Oil price hasn’t gone negative yet, so be careful…

I lost the count of phone call I got that night while I was live on television for hours. Now things seem to have calmed down, I can tell you all about it in details again even though I already tackled this issue on my YouTube channel.

You must have noticed the recent anomaly in crude oil WTI futures contracts prices. The crude for May delivery fell more than 100 percent, which means prices collapsed into negative territory in futures markets, as a result producers had no choice but to pay traders to take the oil off their hands. I’ve seen negative yield before in bonds and bills before but this time the price of a commodity has unprecedentedly went negative. There is a simple reason for this:

Normally, speculators sell their future contracts before their expiration. However, this time more people decided to wait until the last moment after they realized they have been making losses because of purchases by those who thought things would get better. There was also the fact that they would have to pay traders to take oil off their hands before the expiration dates of their contracts. As the name implies, a speculator does not demand the physical ownership of any commodity s/he trades. What I mean is what we saw the other day was nothing but a panic selling. The rush of people who did not want to have to buy the amount of oil indicated in the contract suddenly created a selling frenzy. Although some speculators thought this was meant to be and there was nothing they could do about it, there was not enough physical space to store such huge amounts of oil. People stocked up on it like crazy because of the poor demand. I guess, they are stocking up on whatever they are producing.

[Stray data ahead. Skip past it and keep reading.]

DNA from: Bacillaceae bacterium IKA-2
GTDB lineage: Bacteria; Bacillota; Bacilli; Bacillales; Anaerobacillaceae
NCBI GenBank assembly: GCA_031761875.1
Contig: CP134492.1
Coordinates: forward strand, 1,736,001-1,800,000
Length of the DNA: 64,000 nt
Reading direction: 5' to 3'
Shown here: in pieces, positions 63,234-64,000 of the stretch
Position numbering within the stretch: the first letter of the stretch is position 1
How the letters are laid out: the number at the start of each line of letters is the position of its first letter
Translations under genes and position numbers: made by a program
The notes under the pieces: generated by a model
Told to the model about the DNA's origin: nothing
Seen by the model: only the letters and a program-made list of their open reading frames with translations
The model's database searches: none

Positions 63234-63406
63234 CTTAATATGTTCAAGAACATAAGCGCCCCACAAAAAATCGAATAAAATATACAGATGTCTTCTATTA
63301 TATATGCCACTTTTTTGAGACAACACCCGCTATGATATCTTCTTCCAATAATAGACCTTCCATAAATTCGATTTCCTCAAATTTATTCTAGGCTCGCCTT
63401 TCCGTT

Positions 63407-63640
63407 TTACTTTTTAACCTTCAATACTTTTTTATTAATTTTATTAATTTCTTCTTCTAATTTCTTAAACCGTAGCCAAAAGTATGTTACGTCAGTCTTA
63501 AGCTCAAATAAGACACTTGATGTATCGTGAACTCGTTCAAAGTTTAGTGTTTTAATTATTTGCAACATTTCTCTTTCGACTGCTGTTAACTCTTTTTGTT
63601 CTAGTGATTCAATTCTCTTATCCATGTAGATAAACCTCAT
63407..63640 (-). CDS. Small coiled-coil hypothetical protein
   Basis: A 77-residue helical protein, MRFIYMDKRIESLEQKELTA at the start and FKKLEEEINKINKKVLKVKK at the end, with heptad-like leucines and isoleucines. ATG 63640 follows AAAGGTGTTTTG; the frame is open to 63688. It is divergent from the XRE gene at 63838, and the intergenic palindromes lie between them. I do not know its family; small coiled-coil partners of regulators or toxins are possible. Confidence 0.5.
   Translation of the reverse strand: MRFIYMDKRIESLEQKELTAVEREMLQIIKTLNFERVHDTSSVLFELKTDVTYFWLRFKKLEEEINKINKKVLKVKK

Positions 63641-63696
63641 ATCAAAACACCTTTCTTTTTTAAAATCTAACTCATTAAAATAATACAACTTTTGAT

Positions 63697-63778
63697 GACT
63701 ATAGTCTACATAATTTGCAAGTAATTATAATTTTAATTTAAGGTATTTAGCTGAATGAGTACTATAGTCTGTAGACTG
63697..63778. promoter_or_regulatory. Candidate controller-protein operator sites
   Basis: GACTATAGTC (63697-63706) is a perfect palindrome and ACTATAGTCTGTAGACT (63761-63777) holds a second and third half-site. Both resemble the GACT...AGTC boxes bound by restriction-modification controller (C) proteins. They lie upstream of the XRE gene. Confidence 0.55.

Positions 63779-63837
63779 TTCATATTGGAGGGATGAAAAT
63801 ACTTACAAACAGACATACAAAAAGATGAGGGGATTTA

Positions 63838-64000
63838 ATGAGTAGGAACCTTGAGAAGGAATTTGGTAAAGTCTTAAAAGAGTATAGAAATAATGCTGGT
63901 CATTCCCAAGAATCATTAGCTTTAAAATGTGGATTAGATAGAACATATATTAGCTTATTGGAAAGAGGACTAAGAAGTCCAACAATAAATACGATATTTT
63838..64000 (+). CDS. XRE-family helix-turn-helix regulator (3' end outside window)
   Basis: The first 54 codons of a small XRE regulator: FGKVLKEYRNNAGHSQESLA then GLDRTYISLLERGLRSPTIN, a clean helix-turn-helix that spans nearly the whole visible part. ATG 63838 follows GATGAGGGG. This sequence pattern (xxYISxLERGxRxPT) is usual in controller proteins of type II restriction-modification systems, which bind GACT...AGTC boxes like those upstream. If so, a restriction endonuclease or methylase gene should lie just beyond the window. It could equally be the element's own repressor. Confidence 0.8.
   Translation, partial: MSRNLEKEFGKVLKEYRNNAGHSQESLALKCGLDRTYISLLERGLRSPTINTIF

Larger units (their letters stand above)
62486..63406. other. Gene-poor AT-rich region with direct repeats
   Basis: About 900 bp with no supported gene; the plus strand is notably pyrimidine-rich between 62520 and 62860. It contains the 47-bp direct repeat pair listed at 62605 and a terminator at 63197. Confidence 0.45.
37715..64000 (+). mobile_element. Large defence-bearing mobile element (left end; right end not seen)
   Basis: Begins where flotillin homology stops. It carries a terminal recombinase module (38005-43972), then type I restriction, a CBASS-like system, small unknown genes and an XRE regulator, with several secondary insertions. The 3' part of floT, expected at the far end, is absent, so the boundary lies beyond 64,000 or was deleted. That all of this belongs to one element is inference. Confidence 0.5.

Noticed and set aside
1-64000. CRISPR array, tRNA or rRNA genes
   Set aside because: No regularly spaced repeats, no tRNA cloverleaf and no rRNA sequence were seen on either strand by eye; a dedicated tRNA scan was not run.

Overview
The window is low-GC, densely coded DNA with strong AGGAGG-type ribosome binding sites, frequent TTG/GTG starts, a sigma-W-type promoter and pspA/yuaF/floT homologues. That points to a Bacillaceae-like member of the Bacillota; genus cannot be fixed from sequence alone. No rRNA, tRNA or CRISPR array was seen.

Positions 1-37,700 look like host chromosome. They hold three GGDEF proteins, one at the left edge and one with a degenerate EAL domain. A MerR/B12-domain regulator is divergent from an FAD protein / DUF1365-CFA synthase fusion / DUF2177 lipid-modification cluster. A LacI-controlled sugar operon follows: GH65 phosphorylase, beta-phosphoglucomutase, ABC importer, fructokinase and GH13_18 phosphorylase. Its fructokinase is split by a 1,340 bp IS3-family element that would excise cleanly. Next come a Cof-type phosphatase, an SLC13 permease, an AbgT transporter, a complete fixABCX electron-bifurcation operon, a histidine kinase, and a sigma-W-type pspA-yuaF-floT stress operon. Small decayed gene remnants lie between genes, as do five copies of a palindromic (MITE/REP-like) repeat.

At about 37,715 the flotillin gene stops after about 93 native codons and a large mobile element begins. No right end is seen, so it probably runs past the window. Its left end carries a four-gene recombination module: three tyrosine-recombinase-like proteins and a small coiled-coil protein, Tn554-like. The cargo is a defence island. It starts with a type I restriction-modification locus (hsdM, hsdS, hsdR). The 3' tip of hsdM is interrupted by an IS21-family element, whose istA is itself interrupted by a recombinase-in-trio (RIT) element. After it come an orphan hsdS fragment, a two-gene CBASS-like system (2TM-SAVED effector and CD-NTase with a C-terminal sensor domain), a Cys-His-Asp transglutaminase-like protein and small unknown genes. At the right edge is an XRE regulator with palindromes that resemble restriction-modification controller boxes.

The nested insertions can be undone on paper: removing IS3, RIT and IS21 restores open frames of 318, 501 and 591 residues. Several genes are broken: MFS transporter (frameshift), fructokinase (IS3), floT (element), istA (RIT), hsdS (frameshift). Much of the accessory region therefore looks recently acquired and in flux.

As in futures markets, investment transactions are performed at a certain margin, and the margin invested by speculators kept disappearing, they had no choice but invest money again. This being the case those who made major losses in their crude oil contracts had to turn their positions in gold and other commodities into cash, therefore causing a big selling wave in commodity markets. According to experts, a similar thing might happen in June contracts. I guess we shall wait and see.

There’s also a political aspect to all this: As Trump has been preparing himself for his second term, he has really ramped up his efforts to prevent oil prices from rising. But now we are facing a demand crisis and no one could expect such drastic fall. Knowing that Trump has bigger problems to deal with, such high unemployment and closed firms, I don’t think he will consider losses in Oil and Gas industries a priority matter. Even though he said that he would not leave these two sectors alone, almost every other sector including air transportation and small scale enterprises is riddled with problems. So, I don’t think Trump would take any action now that might cause a rise in oil prices.

By the way, there’s no guarantee that demand restrictions will help oil prices go up. Poor demand-led falling prices combined with demand restrictions may lead to revenue-related problems. I believe this problem will automatically solve itself when we will hear some good news about the coronavirus pandemic. Besides, prices have been slowly improving since yesterday.

Remember, prices never went negative before in spot markets. This phenomenon has been specific to future contracts, an image that we won’t easily erase from our memories.